I kind of stumbled over this book and bought it because it look interresting. I am very glad i bought it, because i read it in one go.
The first half of the book centers around Edwin and Dr. Loeb. Loeb is a rich guy who want to build a giant laser in space to subdue the earth with it. Then Edwin meets Loebs mother and the situation goes from bad to worse. For the reader it just gets better and better.
The second half of the book brings a new caracter, Barry. He is super strong, super tough and super stupid. With him the story takes a new format and will get more serious, because it is the prelude to the upcomming conflict between Edwin and Excelsior (the greatest hero ever). It is still funy, but in a different way.
I can advertise this book to anyone who like satire and storys out of the viewpoint of the evil guys. I had a realy good time reading it.
"How to Succeed in Evil" is a story about... well, about those caught between the Good Guys and the Bad Guys. Edwin Windsor, a "criminal genius" is not evil as such, but offers his genius to anyone who can pay his prices (which appears to be limited to evil-doers in general so far). The story is primarily humorous, but also has a few sadder moments, including loss of life, limb, and innocence. While reading through Edwin's misadventures i kept thinking, "i'd like to see this made into a film," (in a good way) until i got to the end and thought, "okay, that ending is not something most movie-goers want to leave the theater with." Not that it was bad, but the ending is a bit surprising and somewhat unsettling... without being truly evil. This story, it seems to me, is more about living in the middle-ground between Light and Dark, and the decisions one must make to maintain a balance. Not in a Jedi sort of way (because, let's face it, Jedi are all about Light, not balance!), but in a pragmatic sort of way.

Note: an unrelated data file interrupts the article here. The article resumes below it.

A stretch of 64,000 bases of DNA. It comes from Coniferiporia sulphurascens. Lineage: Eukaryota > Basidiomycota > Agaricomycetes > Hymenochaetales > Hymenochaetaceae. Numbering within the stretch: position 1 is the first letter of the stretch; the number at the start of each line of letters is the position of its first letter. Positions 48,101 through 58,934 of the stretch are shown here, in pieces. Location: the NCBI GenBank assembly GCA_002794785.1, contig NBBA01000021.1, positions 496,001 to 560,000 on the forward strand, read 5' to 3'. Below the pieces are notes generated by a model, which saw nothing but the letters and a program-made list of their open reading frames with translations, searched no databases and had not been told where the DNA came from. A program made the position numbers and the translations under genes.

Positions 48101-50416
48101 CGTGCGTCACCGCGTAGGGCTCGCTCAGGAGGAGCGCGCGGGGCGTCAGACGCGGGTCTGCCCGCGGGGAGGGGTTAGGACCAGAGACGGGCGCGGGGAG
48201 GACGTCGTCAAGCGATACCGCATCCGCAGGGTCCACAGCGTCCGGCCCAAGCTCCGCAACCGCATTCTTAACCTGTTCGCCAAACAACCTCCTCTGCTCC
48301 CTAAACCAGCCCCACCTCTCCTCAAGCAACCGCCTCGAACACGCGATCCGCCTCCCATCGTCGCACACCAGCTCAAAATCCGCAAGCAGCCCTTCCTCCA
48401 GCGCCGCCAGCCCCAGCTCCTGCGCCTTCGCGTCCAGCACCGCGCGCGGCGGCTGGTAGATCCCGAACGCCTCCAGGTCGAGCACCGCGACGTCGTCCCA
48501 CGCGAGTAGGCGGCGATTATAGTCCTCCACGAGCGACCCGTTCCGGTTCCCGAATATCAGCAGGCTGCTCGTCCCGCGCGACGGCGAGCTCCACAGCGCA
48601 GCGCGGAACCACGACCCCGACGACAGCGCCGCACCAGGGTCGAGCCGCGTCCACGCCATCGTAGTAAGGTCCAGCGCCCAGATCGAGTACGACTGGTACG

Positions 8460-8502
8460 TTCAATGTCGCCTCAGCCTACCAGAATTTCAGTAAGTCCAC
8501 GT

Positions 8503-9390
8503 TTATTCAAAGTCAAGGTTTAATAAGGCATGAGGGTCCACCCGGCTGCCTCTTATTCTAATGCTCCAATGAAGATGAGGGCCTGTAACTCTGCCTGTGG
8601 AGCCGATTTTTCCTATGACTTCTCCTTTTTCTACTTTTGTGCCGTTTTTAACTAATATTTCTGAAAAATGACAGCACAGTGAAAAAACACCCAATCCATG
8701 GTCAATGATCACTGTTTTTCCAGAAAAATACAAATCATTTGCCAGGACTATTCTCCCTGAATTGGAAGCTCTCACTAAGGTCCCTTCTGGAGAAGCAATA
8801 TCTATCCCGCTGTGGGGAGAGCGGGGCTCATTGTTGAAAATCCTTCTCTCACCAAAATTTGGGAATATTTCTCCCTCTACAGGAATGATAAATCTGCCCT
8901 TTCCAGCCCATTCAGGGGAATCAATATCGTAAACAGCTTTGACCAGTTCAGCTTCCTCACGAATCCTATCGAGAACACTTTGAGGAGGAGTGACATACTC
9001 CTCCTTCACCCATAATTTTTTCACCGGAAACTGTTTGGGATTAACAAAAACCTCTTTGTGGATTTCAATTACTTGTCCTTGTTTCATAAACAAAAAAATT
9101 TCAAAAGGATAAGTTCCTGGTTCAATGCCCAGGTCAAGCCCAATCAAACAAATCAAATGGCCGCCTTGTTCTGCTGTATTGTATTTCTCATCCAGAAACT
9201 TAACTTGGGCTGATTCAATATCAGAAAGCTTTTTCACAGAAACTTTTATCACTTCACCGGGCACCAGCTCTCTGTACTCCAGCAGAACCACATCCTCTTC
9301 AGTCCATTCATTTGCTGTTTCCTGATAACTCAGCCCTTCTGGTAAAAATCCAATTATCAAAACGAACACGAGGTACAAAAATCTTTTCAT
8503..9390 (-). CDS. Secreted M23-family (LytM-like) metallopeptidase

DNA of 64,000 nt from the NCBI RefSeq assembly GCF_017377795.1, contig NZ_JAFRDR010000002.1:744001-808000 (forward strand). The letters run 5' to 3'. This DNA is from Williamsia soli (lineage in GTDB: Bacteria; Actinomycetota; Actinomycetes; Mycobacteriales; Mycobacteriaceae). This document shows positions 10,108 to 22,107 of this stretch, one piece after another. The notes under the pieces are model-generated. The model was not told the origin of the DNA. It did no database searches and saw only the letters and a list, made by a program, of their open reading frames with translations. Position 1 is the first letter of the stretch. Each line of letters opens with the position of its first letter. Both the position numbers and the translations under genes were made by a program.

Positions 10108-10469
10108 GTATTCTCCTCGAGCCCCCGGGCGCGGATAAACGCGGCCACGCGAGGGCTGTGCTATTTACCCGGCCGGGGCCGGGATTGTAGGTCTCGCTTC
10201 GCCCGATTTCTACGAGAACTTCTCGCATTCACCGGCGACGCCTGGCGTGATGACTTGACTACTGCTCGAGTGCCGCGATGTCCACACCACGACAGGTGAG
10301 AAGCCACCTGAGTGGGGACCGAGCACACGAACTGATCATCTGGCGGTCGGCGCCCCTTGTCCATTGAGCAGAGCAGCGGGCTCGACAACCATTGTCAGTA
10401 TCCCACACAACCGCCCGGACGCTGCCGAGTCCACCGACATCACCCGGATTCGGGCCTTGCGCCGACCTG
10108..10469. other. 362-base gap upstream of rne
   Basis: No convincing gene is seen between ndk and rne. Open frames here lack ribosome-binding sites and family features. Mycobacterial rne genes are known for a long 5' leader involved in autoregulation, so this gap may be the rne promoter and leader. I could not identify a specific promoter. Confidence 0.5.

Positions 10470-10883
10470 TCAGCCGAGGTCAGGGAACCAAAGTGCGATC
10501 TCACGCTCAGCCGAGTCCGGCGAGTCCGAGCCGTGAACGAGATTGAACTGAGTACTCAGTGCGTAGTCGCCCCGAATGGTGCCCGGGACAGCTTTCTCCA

The editing of the book could use a once-over - it's got 5 or 6 spelling mistakes/missing words (and i don't mean in Dr. Loeb's dialog) and one particular two-sentence passage appears to have been the victim of "mark text, drag text, drop text randomly" mangling. The present-tense style takes some getting used to (apparently also for the author, as evidenced by the occasional lapse between mixed tenses), but is nonetheless readable. And i never in my life thought i would see an author have the juevos to insert a BASIC program into his prose and expect the reader to know WTF he's talking about (kudos to Mr. McLean on that).
i see now that Mr. McLean has written at least two more books in this series, and i will be checking those out presently...
The author depicts two opposing characters on their way to profit from evil schemes to subdue the world. The two advise, defend andprotect evil geniuses in a most severe and yet funny way. The book made me laugh and smile several times. However, I have to deduct one star for the amount of mistakes made by the author.